The UK Supreme Court has blocked a class action lawsuit against Google which demanded £750 per person for a few million individuals. The suit was bought over the stealthy collection of the web browsing histories of people who owned iPhones.

From the BBC article:

In his judgement, Lord Leggatt said [...]

"The claimant seeks damages... for each individual member of the represented class without attempting to show that any wrongful use was made by Google of personal data relating to that individual or that the individual suffered any material damage or distress as a result of a breach," it read.

"Without proof of these matters, a claim for damages cannot succeed."

But he added that the case had a "real chance of success" if pursued by the claimant as an individual, instead of as a mass action.

So, suppose that Mr. Joseph Bloggs owned an iPhone at the time and believes that his data was hoovered up by Google. Bloggs is not anyone famous. The information from his web history probably includes some potentially embarrassing items (mostly vanilla porn and medical searches for common illnesses), but nothing out of the ordinary.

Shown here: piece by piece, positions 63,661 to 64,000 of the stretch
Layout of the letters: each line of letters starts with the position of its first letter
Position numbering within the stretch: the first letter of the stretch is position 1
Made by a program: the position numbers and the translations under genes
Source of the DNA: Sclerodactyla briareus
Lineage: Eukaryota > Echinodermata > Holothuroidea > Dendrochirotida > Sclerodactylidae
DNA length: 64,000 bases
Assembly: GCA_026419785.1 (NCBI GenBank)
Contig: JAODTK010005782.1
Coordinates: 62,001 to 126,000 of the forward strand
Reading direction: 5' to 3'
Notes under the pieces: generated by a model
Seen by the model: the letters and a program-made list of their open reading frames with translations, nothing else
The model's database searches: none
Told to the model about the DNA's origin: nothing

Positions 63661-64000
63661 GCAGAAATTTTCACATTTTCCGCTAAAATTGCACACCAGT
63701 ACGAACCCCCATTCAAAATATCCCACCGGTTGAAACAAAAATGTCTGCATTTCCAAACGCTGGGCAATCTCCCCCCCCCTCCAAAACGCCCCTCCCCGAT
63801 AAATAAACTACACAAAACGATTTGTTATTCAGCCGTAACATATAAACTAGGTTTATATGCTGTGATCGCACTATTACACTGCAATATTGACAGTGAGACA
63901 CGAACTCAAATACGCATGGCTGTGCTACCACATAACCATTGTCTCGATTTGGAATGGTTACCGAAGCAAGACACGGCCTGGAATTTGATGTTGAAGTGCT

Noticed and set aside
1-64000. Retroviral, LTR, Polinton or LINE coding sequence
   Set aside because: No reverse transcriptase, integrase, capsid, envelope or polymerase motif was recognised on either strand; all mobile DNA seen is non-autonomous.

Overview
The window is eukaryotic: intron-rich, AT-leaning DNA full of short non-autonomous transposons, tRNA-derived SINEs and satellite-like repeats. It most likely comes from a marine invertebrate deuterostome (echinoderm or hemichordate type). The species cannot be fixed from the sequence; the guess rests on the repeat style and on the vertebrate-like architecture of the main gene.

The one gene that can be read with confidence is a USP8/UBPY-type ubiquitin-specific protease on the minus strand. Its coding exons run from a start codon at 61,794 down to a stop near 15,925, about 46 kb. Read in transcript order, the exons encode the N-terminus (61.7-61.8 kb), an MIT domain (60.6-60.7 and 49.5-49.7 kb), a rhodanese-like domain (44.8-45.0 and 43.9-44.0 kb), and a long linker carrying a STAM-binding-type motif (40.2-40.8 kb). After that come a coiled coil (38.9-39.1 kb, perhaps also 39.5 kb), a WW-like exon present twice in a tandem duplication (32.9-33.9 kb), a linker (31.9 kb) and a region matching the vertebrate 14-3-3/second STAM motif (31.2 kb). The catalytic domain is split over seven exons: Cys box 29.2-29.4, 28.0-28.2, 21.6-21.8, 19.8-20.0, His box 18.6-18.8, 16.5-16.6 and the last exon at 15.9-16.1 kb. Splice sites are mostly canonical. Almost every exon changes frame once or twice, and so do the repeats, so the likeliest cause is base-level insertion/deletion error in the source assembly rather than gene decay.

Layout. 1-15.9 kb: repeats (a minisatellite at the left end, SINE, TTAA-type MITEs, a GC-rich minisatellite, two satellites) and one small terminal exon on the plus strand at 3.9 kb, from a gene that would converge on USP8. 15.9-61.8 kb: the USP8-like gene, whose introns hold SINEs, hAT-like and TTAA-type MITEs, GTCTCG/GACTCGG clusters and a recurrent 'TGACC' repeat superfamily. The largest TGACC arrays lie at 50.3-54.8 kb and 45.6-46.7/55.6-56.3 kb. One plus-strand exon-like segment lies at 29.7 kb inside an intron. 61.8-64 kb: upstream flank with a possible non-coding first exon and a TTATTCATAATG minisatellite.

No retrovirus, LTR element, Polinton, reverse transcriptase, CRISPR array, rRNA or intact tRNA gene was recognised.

Would Bloggs have a cause of action? Could he take his claim to the Small Claims track of the County Court? What evidence would he need to gather, and how could he get it?

1 Answer 1


He would need to prove that Google acted wrongly and he suffered more than nominal damage or distress as a result

The Mr Bloggs in your example would have appeared to not have suffered a loss for which Google is liable. It’s not enough that someone fails to stop at the stop sign - they have to hit your car before you have a cause of action.

It’s easy to imagine scenarios where someone might have suffered damage and they would have grounds to sue. Such a person would collect evidence of their damage and, through discovery, of Google’s wrongdoing.

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